Oh, right, we're still not done these! Poor arctovish; the other use of the Dunkleosteus skull is completely overshadowed by the adorably bipedal and devastatingly lethal Dracovish, with many calling this one the worst and most forgettable of all four monstrosities, even its water/ice typing a rather conventional one when you get down to it.

Arctovish is still a lot of fun, however; since both of its halves now come from predominantly blue, finned or flippered sea life, it very nearly looks like a complete and natural animal, or would have, if our beautiful genius queen of legitimate responsible palaeobiology hadn't put its head on upside down and thought "yes, this is correct, this is what this animal looked like, and also why all of them died." Oh you pillar of academic integrity. Yes, the official word on this "species" is that it went extinct because its mouth was on top of its head and it could neither eat nor breathe correctly. Cara Liss created life from fragments of the dead, its face came out backwards and presumably gasping for air, and she said in her unparalleled wisdom "well sure, these idiots were just like that."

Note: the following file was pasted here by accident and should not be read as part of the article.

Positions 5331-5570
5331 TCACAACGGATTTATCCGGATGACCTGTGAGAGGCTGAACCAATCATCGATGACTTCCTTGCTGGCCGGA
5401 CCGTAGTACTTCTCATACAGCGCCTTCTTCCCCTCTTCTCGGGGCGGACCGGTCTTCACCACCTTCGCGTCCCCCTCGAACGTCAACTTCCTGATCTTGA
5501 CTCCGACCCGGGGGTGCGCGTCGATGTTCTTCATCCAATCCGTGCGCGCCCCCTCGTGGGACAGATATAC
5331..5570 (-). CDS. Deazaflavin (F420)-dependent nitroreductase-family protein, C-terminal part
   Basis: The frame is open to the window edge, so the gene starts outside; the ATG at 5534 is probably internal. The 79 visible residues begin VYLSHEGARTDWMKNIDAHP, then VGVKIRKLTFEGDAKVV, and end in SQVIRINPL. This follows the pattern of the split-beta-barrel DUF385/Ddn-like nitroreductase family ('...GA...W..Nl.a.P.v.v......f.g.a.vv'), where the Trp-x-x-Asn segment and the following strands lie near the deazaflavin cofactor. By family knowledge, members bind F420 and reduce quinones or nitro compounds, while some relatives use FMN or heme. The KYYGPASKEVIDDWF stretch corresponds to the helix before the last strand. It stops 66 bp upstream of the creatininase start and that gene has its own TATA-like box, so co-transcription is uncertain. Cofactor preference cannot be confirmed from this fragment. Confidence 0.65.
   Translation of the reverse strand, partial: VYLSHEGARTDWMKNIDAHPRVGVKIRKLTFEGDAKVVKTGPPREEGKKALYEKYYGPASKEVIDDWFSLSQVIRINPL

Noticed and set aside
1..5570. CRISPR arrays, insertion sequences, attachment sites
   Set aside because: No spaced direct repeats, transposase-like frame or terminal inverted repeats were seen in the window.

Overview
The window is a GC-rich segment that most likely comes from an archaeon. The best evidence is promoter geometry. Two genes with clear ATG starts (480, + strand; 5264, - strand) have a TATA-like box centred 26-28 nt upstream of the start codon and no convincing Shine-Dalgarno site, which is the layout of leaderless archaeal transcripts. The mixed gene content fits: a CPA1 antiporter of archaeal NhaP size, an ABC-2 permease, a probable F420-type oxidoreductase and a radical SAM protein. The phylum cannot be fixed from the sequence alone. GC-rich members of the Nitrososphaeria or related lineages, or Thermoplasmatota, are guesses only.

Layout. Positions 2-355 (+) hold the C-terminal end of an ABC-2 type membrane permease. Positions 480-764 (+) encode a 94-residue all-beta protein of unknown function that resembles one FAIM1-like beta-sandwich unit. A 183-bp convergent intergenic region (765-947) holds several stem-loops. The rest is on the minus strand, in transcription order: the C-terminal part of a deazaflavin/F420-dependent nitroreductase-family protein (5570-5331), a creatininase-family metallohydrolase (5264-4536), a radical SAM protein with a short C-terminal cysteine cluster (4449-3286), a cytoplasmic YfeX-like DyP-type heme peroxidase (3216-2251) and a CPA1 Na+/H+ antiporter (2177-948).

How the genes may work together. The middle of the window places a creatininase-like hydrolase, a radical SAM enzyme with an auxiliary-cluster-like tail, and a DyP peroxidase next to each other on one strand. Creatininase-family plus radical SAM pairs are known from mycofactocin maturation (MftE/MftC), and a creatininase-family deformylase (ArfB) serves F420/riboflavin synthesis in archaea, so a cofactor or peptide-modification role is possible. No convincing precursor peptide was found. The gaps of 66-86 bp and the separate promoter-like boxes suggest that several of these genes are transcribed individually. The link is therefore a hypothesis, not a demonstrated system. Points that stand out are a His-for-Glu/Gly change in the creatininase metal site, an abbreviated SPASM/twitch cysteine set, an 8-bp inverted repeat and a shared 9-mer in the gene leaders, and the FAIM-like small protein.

I don't think it was accidental that the markings on top of the fish head come out looking like a face from this angle; that you can interpret the line between its white and dark blue markings as a mouth line, or even the entire dark blue portion as a gaping smile! Its weirdness is just a little subtler than our last three, but that's what makes it just as cool, and it's a great day when you can say the "subtlest" of a set of things is the one with its entire face on backwards.

On a final note about the fossils, how cool is it that all four have a nearly "greyed out" shiny form? Not to keep bringing up my fan ideas, but I did have concepts for "mutant hybrid" sort of Pokemon that, oddly enough, also used greyscale shinies. My reasoning for this was "B-movie monsters," and I can't help wondering if someone had the same thought?